RWPE-1, LNCaP, LNCaP-C42, PC3, and DU145 cells were grown to confluency under standard culture conditions. Cells were rinsed twice in PBS and harvested per the manufacturer's recommendations (Qiagen, San Diego, CA). RNA quantity and quality was measured as described above.
Labeling and Oligonucleotide Microarray Hybridization
Biotin-labeled cRNA was hybridized to Affymetrix Human Genome U133A 2.0 chips (HG_U133A 2.0) for 16-hour at 45°C. The GeneChip® Operating Software (GCOS) was used to run the Fluidics Station 400 and hybridized arrays were stained with the Midi_euk2v3 labeling kit for detection. The arrays were scanned using an Affymetrix® GeneChip® Scanner 3000. The signal intensities were normalized by Affymetrix software to the spike-controls located on the array chip. After chip normalizations, relative intensities were used to determine whether expression is absent (A), present (P), or marginal (M). Expression patterns between arrays were compared and raw signal strength was examined to verify that hybridization was effective.
Signal intensities for each gene were generated using the Microarray Suite 5.0 algorithm by Affymetrix GCOS software 1.1. In addition to the signal intensity, each gene was determined to be present, marginal, or absent using default software settings. Overlap in gene expression between epithelial and stromal cell samples was assessed by counting the number of probe sets with all three samples showing present calls. For analysis of differential expression between epithelial and stromal cell samples, a filter requiring a present call in at least 3 of the 6 arrays was applied. This reduced the total number of probe sets to be analyzed from 22,215 to 8,739. Signal intensities for the three epithelial and three stromal arrays were further analyzed using Cyber-T software http://cybert.microarray.ics.uci.edu/ using the default settings. This software generates p-values for each gene as a test of differences between groups using a Bayesian paired t-test . A list of candidate differentially expressed genes was generated using genes with a posterior probability of differential expression  of 0.99 or higher, which corresponded roughly to a Bayes p-value of 0.001 or less.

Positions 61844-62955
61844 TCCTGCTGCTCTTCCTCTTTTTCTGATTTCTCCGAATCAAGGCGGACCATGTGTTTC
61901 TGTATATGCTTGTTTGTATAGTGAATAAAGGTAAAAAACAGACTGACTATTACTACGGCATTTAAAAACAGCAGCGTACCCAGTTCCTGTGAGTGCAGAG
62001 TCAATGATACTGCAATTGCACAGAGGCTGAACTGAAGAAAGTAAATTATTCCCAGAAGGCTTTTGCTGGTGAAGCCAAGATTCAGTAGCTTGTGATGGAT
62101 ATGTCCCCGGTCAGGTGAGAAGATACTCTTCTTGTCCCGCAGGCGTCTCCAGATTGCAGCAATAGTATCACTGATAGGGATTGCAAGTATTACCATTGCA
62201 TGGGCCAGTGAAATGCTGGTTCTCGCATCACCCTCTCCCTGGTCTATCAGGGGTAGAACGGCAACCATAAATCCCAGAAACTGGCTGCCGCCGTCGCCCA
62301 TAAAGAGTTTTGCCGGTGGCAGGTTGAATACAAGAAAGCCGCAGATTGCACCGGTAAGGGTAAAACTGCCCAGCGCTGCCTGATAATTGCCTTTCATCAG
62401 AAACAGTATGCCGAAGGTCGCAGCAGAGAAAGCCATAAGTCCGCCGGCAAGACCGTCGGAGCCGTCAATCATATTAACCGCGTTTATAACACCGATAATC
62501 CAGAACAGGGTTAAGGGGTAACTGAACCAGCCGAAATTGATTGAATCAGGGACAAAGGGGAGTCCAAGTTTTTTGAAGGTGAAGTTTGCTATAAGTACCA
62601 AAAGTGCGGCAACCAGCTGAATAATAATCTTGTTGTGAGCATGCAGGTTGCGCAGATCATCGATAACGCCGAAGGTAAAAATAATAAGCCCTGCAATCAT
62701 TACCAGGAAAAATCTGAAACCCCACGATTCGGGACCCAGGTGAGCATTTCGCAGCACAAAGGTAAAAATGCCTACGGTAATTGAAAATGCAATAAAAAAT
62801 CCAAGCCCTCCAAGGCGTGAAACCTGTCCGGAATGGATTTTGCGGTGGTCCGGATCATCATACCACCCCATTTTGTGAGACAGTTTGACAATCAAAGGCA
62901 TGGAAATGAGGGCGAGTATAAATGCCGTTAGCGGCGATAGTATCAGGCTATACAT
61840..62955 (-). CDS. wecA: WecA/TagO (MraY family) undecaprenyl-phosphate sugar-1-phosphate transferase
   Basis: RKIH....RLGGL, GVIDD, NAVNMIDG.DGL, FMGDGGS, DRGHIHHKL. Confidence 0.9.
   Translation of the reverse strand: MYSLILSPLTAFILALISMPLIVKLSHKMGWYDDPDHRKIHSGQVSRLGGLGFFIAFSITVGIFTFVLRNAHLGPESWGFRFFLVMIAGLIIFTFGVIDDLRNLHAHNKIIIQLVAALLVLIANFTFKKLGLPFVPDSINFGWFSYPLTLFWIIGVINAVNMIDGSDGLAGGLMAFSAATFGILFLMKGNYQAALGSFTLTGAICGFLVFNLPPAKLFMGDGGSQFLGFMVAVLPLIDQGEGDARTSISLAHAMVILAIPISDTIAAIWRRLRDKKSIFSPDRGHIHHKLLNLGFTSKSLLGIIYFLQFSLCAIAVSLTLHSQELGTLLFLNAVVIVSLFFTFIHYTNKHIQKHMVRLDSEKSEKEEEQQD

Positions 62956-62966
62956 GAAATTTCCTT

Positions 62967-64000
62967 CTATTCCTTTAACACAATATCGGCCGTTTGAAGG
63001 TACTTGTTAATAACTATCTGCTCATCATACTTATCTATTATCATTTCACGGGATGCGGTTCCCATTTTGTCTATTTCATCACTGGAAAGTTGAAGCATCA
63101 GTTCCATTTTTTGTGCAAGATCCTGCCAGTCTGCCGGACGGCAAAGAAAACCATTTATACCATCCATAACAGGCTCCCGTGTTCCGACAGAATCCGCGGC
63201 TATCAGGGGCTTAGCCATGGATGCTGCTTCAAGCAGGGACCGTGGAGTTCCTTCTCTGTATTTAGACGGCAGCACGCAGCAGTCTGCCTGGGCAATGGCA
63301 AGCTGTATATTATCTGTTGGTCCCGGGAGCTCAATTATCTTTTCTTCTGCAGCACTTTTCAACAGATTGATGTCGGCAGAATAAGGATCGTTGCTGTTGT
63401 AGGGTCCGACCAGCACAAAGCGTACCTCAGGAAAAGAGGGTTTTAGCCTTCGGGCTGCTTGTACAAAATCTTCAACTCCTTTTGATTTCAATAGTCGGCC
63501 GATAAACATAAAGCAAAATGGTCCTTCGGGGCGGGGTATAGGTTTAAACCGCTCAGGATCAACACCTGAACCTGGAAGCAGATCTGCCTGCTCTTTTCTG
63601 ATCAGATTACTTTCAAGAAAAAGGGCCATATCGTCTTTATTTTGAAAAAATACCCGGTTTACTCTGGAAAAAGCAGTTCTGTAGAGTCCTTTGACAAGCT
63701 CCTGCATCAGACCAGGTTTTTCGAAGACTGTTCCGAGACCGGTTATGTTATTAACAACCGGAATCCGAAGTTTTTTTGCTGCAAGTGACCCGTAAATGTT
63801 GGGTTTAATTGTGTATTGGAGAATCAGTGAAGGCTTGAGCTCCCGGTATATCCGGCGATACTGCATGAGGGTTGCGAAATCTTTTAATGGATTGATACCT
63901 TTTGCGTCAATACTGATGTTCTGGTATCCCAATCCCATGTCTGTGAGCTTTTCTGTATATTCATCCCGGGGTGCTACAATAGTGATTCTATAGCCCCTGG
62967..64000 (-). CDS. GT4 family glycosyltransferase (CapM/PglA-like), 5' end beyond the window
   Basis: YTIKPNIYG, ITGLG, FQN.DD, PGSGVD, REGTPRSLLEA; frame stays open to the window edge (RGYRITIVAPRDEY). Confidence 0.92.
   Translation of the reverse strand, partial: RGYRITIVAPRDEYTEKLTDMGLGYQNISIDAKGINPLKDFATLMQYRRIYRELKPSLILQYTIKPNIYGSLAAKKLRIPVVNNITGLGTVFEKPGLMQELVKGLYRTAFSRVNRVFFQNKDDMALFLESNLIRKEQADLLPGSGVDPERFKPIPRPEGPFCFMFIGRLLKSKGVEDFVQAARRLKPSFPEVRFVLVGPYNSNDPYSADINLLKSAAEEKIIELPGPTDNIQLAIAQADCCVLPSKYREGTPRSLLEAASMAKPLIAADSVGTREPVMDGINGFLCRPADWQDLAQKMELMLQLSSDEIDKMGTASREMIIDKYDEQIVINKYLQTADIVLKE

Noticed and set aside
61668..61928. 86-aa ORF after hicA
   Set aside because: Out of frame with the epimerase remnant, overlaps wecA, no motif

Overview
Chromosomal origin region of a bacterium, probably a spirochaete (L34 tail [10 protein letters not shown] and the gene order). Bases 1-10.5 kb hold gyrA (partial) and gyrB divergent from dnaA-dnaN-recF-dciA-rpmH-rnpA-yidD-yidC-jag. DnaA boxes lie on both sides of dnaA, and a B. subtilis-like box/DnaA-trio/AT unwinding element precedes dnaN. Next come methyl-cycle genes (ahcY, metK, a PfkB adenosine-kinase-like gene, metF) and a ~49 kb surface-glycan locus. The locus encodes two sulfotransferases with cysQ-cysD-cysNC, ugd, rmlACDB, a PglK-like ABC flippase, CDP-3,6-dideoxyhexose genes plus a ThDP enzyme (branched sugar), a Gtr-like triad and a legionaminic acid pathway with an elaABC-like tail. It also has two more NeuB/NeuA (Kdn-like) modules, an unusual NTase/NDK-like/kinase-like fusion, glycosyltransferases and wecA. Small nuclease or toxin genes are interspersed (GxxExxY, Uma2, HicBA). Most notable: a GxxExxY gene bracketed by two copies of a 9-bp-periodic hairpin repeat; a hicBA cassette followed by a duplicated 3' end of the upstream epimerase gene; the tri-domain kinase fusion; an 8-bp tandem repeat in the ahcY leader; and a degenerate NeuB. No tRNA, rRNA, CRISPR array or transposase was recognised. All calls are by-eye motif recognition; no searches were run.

Functional Gene Ontology (GO) annotation of genes of interest was performed using DAVID http://david.abcc.ncifcrf.gov/[23, 24] and Affymetrix databases. Gene functional classification and functional annotation clustering were performed to identify functional gene groups and ontology terms that are significantly overrepresented among genes of interest.
Quantitative Real-Time PCR
Quantitative real-time PCR primer sets obtained for expression analyses (Applied Biosystems).
ABI Assay IDa
Zinc finger transcription factors
Growth factor signaling
Immunohistochemistry (IHC) and Scoring of TMAs